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Old 12-16-2009, 05:16 PM
Josh Boyer
 
Default Update/install experience

On Wed, Dec 16, 2009 at 10:50:59AM -0700, Kevin Fenzi wrote:
>ok, so perhaps it's this planning that I am wondering about, and should
>ask on the test list.
>
>So, not sure if this is just a rephrasing of this proposal, but:
>
>- All updates need to spend time in updates-testing unless they are
> security related.

Sounds like exactly what EPEL does. I think enforcement is manual
there still, and that isn't going to scale to Fedora. The change
should be fairly minimal though.

>- All updates must have N karma to push to stable updates. Or some kind
> of checkoff for QA.

Code changes already have to be made for the similar critpath QA/releng
signoff. Hopefully this would just be another simple todo there.

>- updates-testing pushes are daily. stable updates pushes are weekly.

I could do this right now with no change to any code. It could also
be done independently of the rest of the above.

josh

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Old 12-16-2009, 07:45 PM
"Paul W. Frields"
 
Default Update/install experience

On Wed, Dec 16, 2009 at 10:50:59AM -0700, Kevin Fenzi wrote:
> On Wed, 16 Dec 2009 10:00:20 -0500
> "Paul W. Frields" <stickster@gmail.com> wrote:
>
> ...snip...
>
> > I would think it's more of both -- the latter in the short term, being
> > able to effectively test something after release day; and in the
> > longer term, the ability to grow a QA community as a result of more
> > discrete tasks available that can be accurately described, documented,
> > and picked up by willing contributors. Right now, once a release is
> > out the door, there's no effective way to test the stable release
> > midstream, and have that be meaningful for other people.
>
> Thats not entirely true... we do have updates-testing and bodhi karma.
> I run with updates-testing enabled here, and when I had a broken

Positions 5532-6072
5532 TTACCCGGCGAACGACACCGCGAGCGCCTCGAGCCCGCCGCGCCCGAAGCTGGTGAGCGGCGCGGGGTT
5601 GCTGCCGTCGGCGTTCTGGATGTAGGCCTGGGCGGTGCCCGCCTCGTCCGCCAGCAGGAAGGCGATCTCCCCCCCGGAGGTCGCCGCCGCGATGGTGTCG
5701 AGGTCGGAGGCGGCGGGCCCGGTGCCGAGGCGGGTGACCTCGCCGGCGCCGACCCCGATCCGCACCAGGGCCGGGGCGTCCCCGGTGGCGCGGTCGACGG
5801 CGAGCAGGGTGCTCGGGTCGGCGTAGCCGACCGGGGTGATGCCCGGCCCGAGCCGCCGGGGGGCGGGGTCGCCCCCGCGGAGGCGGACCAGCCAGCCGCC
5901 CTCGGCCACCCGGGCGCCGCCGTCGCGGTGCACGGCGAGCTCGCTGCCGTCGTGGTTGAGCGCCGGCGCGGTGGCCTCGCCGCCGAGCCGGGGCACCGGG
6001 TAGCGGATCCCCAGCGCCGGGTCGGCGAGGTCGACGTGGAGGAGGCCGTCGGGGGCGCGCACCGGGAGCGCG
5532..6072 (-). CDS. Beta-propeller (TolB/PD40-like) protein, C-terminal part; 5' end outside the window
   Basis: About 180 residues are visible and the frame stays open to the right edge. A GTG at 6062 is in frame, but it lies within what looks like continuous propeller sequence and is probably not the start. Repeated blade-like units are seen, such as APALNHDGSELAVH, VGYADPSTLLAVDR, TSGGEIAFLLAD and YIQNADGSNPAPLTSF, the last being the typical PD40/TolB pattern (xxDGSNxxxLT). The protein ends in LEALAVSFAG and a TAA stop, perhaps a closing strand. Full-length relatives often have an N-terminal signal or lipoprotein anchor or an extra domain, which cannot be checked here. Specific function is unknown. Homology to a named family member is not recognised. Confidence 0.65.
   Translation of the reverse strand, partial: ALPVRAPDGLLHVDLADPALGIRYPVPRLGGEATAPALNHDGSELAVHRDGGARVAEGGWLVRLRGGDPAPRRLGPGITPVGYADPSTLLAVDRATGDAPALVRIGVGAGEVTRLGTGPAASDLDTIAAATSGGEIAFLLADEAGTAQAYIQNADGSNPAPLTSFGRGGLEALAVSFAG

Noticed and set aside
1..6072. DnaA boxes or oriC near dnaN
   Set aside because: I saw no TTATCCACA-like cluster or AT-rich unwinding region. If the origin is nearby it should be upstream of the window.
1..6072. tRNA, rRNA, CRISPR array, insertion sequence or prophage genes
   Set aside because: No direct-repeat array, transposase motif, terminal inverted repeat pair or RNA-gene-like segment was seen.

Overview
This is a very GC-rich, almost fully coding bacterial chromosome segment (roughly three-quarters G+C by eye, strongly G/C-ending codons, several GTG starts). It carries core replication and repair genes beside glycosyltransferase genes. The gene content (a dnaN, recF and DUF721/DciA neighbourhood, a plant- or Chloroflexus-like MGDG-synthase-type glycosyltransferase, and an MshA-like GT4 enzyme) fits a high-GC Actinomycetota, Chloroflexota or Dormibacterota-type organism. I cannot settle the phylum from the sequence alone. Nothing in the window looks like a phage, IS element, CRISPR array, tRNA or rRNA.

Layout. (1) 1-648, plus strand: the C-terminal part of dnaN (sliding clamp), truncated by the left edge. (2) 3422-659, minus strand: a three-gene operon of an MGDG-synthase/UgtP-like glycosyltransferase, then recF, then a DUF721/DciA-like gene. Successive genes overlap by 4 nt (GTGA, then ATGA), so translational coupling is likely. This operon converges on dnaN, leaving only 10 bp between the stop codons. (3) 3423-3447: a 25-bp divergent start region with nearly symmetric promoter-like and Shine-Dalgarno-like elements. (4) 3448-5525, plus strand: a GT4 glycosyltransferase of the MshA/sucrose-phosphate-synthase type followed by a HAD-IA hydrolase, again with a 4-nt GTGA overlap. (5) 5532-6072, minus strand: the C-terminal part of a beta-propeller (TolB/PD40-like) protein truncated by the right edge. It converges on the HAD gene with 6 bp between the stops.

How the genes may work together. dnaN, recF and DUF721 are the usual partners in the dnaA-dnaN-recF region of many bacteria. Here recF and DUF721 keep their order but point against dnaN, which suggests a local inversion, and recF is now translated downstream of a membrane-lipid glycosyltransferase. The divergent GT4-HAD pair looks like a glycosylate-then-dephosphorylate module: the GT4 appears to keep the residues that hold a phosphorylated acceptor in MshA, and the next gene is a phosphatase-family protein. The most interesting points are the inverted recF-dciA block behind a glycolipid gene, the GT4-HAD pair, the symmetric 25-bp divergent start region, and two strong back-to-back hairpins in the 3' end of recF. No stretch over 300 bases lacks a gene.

> initramfs recently I tracked it down to a dracut update. I then added
> my -1 karma and it was the last one needed for it to be unpushed from
> updates-testing.

What I mean is, the meaningfulness is decreased with a constantly
moving package set. We absolutely do have resources for doing per
package (or even per-bunch in a couple cases) testing, but it's not
coordinated in an entire set from top to bottom. And there are
reasons for that, which come from the way we currently aim to provide
Rawhide and updates.

> > Problems in the help channels sometimes come down to users having to
> > run 'rpm -q <bunches_o'_stuff>' because when you ask "What Fedora are
> > you running?" the answer isn't all that helpful starting a few weeks
> > after release day. (Or maybe even the day after, for that matter.)
> > The first answer is, "Have you updated?" when there's no real answer
> > to whether that will actually help the situation, or might cause an
> > unrelated problem -- typically it's asked because the helper is using
> > latest updates, and this advice is the only way to make sure the user
> > is on the same set of software. I'm not saying that's not a sane
> > approach the way things are right now, and this is not a slam in any
> > way, shape, or form toward the intrepid folks who help users with
> > problems. They're doing the best they can based on the way our
> > releases and updates run right now.
>
> Yeah, but you will always have to ask that.
> I don't think having a '12.1' and '12.2' would help much... as people
> install stuff from testing, 3rd party repos, koji, or make their own.
> Just saying "I am updated to 12.2" won't really say they are on only
> the exact update set from 12.2.
>
> > But what if we did start offering a collection on a regular basis that